Published on September 15th, 2022 | by David Marshall


Episode 144: Russell’s Dinosauroid

The end-Cretaceous mass extinction was caused by a large asteroid that struck the Yucatan Peninsula, Mexico. Within an instant, the course of history was altered and the non-avian dinosaurs went extinct. As we piece together the timeline of the event, assisted by such amazing sites as Tanis, we can’t help but think “what if the asteroid had missed and this extinction never happened?”.

Dr Dale Russell of the Canadian Museum of Nature decided to explore this question further than most. He, along with model-maker Ron Séguin, produced a speculative model of what the Late Cretaceous dinosaur, Stenonychosaurus, might have evolved into had the extinction event not happened. This ‘dinosauroid’ has proven to be very controversial to say the least.

In this episode, we’re joined by Dr Will Tattersdill, a literary critic and expert in science fiction from the University of Birmingham, UK. He gives us unique insights into the dinosauroid, as we explore its concept, reception and legacy. We weigh up the value of the model as piece of palaeoart, as an academic statement, and as a conversation starter.

This episode is based on Naish and Tattersdill 2021, utilising material from this Tet Zoo article.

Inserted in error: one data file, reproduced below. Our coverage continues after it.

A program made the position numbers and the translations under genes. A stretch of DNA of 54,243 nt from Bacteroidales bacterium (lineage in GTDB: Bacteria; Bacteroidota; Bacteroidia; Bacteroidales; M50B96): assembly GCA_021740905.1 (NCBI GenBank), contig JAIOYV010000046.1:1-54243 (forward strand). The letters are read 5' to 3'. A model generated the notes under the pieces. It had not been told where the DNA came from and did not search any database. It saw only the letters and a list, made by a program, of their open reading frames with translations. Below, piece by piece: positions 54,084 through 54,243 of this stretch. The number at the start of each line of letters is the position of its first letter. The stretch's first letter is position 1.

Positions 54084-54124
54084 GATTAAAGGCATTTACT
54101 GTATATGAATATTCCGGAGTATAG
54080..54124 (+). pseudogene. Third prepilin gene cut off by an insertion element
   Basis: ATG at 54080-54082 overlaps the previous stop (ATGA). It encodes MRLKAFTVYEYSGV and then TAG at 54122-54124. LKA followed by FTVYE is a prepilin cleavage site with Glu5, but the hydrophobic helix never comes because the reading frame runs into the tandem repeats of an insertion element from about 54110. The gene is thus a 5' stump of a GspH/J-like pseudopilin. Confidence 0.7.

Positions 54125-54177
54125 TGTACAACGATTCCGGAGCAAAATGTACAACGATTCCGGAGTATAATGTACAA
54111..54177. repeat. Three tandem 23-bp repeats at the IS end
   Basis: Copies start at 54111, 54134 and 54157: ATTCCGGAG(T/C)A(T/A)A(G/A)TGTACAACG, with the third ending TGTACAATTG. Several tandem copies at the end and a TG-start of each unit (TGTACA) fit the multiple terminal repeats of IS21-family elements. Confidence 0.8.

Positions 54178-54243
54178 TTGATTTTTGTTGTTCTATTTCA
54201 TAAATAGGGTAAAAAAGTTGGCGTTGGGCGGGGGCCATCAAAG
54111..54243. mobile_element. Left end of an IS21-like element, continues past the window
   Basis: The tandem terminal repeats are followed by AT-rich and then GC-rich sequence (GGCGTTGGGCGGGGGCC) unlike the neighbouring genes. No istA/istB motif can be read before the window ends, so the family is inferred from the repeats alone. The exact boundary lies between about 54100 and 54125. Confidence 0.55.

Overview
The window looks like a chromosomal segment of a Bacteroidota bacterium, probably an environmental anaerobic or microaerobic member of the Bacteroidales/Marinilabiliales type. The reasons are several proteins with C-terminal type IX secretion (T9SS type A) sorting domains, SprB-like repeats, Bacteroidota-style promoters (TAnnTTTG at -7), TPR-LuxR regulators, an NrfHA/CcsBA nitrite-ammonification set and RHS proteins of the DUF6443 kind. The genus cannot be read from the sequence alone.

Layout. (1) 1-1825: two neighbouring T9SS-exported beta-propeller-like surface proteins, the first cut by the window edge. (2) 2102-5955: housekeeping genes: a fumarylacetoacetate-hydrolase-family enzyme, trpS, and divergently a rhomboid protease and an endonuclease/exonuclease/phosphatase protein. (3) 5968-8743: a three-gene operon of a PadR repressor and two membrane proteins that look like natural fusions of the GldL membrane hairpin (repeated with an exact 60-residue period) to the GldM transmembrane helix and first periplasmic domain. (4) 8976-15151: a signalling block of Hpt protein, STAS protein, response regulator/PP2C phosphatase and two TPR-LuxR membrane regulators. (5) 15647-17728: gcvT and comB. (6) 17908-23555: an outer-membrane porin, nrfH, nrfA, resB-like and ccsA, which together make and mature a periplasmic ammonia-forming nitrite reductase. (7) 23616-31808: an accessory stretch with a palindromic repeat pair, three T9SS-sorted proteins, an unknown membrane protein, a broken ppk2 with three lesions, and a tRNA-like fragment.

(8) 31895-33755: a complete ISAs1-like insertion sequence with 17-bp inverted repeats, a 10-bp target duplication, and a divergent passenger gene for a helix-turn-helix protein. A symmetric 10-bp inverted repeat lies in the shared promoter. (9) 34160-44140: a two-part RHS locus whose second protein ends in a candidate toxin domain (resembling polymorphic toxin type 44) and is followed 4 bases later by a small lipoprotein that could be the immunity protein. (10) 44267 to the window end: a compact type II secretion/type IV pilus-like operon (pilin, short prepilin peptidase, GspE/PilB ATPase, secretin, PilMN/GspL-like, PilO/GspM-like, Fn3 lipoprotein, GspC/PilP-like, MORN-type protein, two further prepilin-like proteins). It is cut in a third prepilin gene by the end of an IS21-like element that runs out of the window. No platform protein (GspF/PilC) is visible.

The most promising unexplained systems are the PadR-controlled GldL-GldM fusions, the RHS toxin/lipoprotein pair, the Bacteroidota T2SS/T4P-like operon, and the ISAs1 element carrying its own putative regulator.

A common theme within science fiction is the anachronistic placement of an animal or person in a time they don’t belong. Whether someone is transported by a time machine, or a prehistoric animal survives to the present day, the appeal of exploring such stories can’t be denied.

Dr Dale Russell was a vertebrate palaeontologist at the Canadian Museum of Nature. His work focussed on dinosaurs and he is known for naming genera such as Daspletosaurus and Dromiceiomimus. He is perhaps best known for his dinosauroid model and thoughts about speculative evolution. ©Canadian Museum of Nature.
The dinosauroid was born out of Russell’s interest in the relationship between vertebrate body and brain sizes. Extrapolating an increasing trend in coelurosaur brain sizes, he began to consider whether human-like intelligence would have been an inevitable outcome had they not gone extinct. Image via TetZoo.
The dinosauroid model was produced by Russell and Séguin in Syllogeus; an internal journal of the Canadian Museum of Nature. The article was detailing the construction of a museum model of Stenonychosaurus inequalis, but in the second half, it explored an alternate history of what Stenonychosaurus might have evolved into had it not gone extinct. ©Ron Séguin.
The anatomy of the dinosauroid raises an awful lot of questions. Is a human-like body inevitable? How would such human-like features evolve from a reptilian ancestor? The model drew “much friendly abuse” from Russell’s academic peers since its publication. ©Darren Naish.
Despite all the criticism, the model still achieved its objective of inspiring conversation. What do you think of it?
Is the model plausible? Does its value lie in the conversations it starts? Does it divert attention away from real science? Image via TetZoo.

The Dinosauroid (named Herman) now hangs out in the Canadian Museum of Nature, although not on public display.

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